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Designs for a new entrance to the House of Lords, unexecuted, 1828 (12)


Between February and March 1828 Soane made designs for a new Royal Entrance incorporating a porte-cochère, scala regia and a gallery to replace the existing entrance - and James Wyatt's much-maligned offices - in Old Palace Yard. Alternative designs were made for the exterior, one in a Classical and one in a Gothic style. According to an entry in Soane's Note Books, on Tuesday 4 March 1828 Soane "called by app[ointment] on Lord Farn[borough] with 7 drawings on 1/2 sheets of the proposed approach to the House of Lords". Charles Long, Lord Farnborough, was a connoisseur of the arts and an artistic adviser to the King. There is a suggestion that one of the reasons for replacing the offices next to the Lords was to avert the risk of fire that was posed by Wyatt's lathe-and-plaster façade (see SM 16/7/4). In 1828 Soane had noted the Lords' "want of security from fire" and had asked "in such an extensive assemblage of combustible materials, should a fire happen, what would become of the Painted Chamber, the House of Commons & Westminster Hall? Where would the progress of the fire be arrested?" (C. Shenton, The Day Parliament Burned Down, 2012, pp. 56-7). The new Royal Entrance was never executed, but a drawing of the Gothic version of the design was exhibited at the Royal Academy in 1828.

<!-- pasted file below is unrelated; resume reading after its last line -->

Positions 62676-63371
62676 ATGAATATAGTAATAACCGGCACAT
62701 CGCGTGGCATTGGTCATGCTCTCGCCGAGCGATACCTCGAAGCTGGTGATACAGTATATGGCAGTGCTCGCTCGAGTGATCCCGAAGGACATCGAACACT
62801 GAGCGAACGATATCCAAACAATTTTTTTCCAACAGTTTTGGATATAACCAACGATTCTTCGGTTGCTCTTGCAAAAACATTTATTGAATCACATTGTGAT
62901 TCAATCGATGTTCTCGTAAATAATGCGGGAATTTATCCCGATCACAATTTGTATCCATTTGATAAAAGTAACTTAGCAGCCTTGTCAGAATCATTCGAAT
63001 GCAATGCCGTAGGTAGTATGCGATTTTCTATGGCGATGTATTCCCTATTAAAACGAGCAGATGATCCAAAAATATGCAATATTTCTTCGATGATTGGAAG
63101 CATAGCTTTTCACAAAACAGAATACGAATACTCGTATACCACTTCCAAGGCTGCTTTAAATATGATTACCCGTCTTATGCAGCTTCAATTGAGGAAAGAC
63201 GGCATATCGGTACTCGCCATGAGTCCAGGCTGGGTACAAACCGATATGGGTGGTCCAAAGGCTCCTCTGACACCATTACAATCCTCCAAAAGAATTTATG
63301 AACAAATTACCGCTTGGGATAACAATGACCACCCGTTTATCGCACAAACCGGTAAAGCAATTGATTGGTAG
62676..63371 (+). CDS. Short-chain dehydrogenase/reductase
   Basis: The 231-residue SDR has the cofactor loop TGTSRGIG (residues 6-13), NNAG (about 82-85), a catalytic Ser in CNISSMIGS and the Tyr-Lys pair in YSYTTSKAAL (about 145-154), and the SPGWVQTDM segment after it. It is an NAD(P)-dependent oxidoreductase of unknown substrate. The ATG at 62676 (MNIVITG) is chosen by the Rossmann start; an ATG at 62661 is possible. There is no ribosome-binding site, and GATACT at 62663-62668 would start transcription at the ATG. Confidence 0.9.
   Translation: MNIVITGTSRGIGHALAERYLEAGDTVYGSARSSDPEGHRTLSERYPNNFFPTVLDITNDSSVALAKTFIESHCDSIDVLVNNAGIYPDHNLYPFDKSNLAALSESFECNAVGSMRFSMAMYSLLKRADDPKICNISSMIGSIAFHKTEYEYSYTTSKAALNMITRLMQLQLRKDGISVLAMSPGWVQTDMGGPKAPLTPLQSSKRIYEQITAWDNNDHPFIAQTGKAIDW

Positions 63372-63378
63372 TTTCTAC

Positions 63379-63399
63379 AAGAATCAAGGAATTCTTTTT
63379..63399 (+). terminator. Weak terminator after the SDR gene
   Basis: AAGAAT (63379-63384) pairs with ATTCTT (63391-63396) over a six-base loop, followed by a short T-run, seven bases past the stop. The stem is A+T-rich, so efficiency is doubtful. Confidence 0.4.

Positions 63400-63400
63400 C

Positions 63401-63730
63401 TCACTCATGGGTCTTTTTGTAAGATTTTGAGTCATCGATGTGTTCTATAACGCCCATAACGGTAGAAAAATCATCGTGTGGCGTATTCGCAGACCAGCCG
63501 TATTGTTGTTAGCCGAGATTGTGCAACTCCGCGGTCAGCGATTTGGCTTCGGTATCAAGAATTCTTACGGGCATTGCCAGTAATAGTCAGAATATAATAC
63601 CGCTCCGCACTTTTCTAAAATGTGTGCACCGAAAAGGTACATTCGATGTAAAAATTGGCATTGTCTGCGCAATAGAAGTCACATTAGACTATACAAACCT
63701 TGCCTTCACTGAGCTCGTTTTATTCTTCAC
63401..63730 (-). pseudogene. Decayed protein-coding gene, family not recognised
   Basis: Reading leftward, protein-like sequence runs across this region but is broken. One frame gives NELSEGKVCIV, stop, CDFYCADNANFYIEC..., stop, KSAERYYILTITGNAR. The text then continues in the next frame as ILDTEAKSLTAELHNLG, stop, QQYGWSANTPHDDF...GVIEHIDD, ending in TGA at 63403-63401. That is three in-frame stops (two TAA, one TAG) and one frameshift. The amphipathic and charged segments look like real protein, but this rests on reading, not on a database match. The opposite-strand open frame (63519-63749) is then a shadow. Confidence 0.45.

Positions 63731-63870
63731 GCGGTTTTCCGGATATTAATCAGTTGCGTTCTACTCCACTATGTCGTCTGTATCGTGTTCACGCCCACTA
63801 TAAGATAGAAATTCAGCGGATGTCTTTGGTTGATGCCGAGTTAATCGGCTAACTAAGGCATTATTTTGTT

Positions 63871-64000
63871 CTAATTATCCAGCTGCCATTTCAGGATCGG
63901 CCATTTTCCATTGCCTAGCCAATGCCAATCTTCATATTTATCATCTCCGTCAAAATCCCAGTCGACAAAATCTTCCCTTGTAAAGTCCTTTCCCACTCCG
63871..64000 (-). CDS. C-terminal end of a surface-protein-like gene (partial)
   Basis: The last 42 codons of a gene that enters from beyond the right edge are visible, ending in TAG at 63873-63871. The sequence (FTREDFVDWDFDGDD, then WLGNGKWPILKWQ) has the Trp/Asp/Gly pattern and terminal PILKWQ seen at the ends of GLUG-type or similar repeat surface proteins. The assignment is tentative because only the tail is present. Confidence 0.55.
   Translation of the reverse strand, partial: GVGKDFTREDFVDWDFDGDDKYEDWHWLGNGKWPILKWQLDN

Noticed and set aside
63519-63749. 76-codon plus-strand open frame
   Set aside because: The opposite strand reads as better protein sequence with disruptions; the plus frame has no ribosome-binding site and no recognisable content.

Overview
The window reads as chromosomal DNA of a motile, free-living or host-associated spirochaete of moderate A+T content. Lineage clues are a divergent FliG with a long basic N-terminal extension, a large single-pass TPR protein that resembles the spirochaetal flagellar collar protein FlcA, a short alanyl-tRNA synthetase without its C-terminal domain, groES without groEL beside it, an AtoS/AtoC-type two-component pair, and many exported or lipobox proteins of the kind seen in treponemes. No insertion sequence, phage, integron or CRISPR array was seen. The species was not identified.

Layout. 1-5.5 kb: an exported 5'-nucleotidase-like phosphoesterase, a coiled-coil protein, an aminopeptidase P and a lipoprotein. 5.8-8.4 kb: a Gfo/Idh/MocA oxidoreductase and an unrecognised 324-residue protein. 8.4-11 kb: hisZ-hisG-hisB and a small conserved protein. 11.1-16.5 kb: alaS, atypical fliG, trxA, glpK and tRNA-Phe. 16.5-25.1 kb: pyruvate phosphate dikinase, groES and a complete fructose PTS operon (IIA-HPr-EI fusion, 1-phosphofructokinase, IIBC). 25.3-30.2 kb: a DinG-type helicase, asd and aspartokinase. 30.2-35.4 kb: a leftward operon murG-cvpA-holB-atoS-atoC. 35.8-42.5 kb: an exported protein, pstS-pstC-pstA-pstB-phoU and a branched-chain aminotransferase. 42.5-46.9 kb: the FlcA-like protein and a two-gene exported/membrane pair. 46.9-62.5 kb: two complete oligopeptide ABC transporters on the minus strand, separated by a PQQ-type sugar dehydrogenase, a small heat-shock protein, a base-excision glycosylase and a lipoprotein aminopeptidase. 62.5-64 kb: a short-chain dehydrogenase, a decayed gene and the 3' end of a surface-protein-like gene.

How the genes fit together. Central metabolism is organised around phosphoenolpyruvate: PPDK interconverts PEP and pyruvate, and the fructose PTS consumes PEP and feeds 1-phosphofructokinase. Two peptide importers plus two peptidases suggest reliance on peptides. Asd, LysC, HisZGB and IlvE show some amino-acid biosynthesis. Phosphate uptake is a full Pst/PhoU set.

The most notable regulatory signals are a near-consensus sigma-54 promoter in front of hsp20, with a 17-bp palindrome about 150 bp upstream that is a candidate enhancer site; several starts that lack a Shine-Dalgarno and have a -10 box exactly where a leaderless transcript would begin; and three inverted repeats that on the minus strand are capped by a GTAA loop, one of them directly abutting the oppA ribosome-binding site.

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Sir John Soane's collection includes some 30,000 architectural, design and topographical drawings which is a very important resource for scholars worldwide. His was the first architect’s collection to attempt to preserve the best in design for the architectural profession in the future, and it did so by assembling as exemplars surviving drawings by great Renaissance masters and by the leading architects in Britain in the 17th and 18th centuries and his near contemporaries such as Sir William Chambers, Robert Adam and George Dance the Younger. These drawings sit side by side with 9,000 drawings in Soane’s own hand or those of the pupils in his office, covering his early work as a student, his time in Italy and the drawings produced in the course of his architectural practice from 1780 until the 1830s.

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Contents of Designs for a new entrance to the House of Lords, unexecuted, 1828 (12)